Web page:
Wednesday, March 12, 2014

Three Films Make A Post: Satan's only gift is death...

Ghosthouse (1988): I've repeatedly gone on record stating that I'm generally not as much of an admirer of the film's of Umberto Lenzi as many of my peers are. I do make exceptions for Lenzi's exceptional films, though, so the glorious insanity of Spasmo does have a giant place in my heart, where now also dwells the glorious insanity of the improbable TV movie Ghosthouse. It's a bit of a different kind of glorious insanity you can find here, a very 80s one that appears in form of a completely nonsensical script, acting so stiff one can never be quite sure the actors were actually alive or awake during the shoot, a creepy little girl with a creepy clown doll that plays a creepy clown doll jingle, and reams of rubbery gore.

Also featuring are heroine Lara Wendel wrestling said doll, a character dying in what looks rather like a sea of semen, and ham radios. Not featuring at all is Lenzi's tendency to drag his feet until I get bored, so there's everything to recommend this thing.

Skinwalker Ranch (2013): Somewhat based on a real place of supposed paranormal activity, Devin McGinn's and Steve Berg's film might be the most plain fun POV film I've seen in quite a while, seeing as it features alien abduction, cattle mutilation, a giant canine, what may or may not be a transdimensionally travelling little boy, a vague conspiracy, and what looks like the giant zombie version of a Grey to me. Sure, it's not brilliantly original stuff (there are more alien abduction based POV horror movies than most people know, though Skinwalker's creatures seem to be closer to John A. Keel style transdimensional entities) but it is made with a real sense of fun, often shows very well composed shots, and does know a thing or two about pacing and escalation.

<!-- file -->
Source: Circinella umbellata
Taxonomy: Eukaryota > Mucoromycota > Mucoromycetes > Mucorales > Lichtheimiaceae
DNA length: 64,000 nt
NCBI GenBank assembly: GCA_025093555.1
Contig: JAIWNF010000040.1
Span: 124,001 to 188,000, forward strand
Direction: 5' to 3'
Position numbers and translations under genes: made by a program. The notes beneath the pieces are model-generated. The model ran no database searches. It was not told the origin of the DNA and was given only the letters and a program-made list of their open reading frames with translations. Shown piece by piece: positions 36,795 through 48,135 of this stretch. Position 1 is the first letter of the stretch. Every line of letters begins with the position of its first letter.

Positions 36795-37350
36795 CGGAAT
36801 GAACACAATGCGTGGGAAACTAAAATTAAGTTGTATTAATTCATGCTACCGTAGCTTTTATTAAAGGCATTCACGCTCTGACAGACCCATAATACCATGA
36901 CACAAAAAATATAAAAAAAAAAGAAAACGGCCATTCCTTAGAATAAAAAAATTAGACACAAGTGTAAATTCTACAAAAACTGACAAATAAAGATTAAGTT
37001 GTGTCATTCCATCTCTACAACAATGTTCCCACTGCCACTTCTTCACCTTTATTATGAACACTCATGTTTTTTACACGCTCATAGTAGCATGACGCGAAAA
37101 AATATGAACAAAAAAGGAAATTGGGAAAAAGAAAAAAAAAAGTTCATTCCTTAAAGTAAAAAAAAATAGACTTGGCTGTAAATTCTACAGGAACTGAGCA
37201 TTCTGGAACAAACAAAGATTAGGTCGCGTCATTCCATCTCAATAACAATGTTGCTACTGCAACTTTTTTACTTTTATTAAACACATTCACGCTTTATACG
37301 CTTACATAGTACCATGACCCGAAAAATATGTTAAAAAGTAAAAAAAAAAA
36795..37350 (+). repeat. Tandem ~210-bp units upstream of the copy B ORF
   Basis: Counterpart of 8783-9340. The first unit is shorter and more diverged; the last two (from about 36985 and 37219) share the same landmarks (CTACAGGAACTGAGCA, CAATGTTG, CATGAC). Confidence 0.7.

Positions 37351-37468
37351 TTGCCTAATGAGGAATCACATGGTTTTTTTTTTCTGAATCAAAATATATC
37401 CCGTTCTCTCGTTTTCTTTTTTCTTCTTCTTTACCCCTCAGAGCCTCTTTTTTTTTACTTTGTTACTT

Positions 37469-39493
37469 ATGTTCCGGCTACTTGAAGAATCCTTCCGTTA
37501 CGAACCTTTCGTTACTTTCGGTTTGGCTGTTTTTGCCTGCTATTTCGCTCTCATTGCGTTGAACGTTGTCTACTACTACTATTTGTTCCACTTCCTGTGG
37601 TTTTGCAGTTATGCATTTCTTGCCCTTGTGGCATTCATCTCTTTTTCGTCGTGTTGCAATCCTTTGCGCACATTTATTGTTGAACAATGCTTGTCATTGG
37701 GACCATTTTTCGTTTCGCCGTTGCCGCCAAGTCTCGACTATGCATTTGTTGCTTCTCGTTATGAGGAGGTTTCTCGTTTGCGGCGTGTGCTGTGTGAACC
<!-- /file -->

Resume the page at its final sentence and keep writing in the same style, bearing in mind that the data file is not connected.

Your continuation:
As an old X-Files fan, I can't help but approve of it all.

Horror Stories 2 (2013): 2012's Horror Stories made enough at the South Korean box office to make a sequel commercially interesting, so here's a second anthology movie of (surprise!) horror stories, two serious ones, one comedy tale, and a framing narrative. None of the stories is all that original (though Jeong Beom-sik's comedy tale "Escape" is at least utterly bizarre), but they are fun, competently made, and don't overstay their welcome, which really is all I ask of the segments in an anthology film.

No comments: